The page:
‘If This Doesn’t Touch You, I Have Failed’: Watch Louise Bourgeois Explain How the Unconscious Informs Her Approach to Making Art

As part of a collaboration with Art21, hear news-making artists describe their inspirations in their own words.

French-American artist and sculptor Louise Bourgeois photographed in her studio in the Chelsea, Manhattan, 1982. Photo by Jack Mitchell/Getty Images.
French-American artist and sculptor Louise Bourgeois photographed in her studio in the Chelsea, Manhattan, 1982. Photo by Jack Mitchell/Getty Images.

The late artist Louise Bourgeois underwent years of psychoanalysis in the Freudian method. Looking at any one of her works, it’s easy to see that she was profoundly influenced by her experience.

A show at the Jewish Museum in New York takes Bourgeois’s analysis as a jumping off point for the exhibition “Louise Bourgeois: Freud’s Daughter,” which features many artworks alongside the artist’s personal writings reflecting on her treatment. Bourgeois famously called art her “guarantee of sanity,” and it was through her art making that she made sense of the world around her, and her place within it.

In an exclusive interview filmed as part of Art21’s first season of Art in the Twenty-First Century back in 2001, before the artist’s death, Bourgeois spoke about some of the universal themes she addressed by delving into her own history—what she called “autobiographique”—for source material.

The National Gallery of Canada in Ottawa. Photo by Education Images/Universal Images Group via Getty Images.

Explaining a cast sculpture of two sets of hands, one seeming to belong to a child and the other, larger pair belonging to an adult, Bourgeois said it represented “the helplessness of a child and… the help that the grownup can give a small child. One takes care of the other.”

In her usually self-reflective manner, she adds, “Helplessness can be a charm, it makes you feel good to help with somebody helpless, even though it’s arrogant to say that.”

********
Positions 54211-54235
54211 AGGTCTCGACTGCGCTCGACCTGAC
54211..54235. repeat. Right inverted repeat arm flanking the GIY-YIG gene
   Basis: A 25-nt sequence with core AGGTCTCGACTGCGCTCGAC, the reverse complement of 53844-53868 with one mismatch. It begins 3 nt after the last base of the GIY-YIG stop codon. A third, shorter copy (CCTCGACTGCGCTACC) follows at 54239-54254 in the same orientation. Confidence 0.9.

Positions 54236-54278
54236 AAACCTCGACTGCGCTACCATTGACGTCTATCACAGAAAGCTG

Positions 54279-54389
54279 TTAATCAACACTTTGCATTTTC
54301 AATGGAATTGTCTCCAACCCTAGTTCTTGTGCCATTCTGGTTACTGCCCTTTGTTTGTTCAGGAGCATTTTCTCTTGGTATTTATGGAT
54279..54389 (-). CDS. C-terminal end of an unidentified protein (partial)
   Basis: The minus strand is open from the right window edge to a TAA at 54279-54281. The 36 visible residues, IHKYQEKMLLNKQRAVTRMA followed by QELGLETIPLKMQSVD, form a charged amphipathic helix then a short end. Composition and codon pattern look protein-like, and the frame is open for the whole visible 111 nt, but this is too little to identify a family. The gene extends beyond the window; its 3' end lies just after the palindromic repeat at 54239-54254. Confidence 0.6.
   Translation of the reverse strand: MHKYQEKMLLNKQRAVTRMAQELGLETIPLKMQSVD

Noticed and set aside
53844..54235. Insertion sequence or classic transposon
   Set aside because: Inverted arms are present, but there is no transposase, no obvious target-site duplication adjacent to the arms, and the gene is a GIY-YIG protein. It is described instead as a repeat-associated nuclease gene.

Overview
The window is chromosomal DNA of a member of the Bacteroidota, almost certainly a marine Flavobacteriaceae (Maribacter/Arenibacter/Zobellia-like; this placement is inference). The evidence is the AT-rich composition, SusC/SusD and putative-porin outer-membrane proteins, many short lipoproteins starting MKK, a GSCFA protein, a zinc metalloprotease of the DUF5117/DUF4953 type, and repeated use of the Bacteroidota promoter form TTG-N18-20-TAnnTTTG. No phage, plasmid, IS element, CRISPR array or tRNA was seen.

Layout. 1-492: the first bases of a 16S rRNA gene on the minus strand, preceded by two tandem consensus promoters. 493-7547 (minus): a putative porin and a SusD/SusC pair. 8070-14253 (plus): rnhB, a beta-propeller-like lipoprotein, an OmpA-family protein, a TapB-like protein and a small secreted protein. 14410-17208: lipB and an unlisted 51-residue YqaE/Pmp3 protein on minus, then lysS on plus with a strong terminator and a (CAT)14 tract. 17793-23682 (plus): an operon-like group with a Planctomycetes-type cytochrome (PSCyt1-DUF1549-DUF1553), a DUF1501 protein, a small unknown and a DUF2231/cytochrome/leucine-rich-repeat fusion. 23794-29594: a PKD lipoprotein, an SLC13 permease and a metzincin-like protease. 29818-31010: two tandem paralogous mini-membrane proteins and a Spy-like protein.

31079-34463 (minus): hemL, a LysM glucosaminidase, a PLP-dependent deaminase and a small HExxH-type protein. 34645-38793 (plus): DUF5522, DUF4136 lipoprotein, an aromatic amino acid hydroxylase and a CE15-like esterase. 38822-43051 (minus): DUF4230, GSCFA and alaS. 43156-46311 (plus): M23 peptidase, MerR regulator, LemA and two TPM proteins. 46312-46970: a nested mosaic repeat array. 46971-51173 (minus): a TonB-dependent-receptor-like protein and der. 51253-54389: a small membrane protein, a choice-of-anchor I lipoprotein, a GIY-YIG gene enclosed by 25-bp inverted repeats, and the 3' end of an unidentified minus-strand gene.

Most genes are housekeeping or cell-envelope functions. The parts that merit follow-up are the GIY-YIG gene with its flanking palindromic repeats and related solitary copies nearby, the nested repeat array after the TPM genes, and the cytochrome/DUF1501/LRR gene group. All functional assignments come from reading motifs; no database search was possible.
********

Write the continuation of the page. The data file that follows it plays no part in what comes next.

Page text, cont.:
Bourgeois was deeply influenced by surrealism. She infused her personal experiences of familial anguish and sexuality into her work using evocative materials like rubber, bronze, and textiles. Many of Bourgeois’s most famous works, like her massive bronze spiders, titled Maman, nod to her own mother and other relatives who worked with tapestry, and as lace-makers. Bourgeois, though, “never sat at a loom” though many of her works incorporate woven materials and other crafts.

“A work of art doesn’t have to be explained,” Bourgeois says. “If you do not have any feeling about this, I cannot explain it to you. If this doesn’t touch you, I have failed.”

 

Watch the video, which originally appeared as part of Art21’s Art in the Twenty-First Century series, below. “Louise Bourgeois, Freud’s Daughter” is on view at the Jewish Museum through September 12, 2021.

This is an installment of “Art on Video,” a collaboration between Artnet News and Art21 that brings you clips of newsmaking artists. A new series of the nonprofit Art21’s flagship series Art in the Twenty-First Century is available now on PBS. Catch all episodes of other series like New York Close Up and Extended Play and learn about the organization’s educational programs at Art21.org


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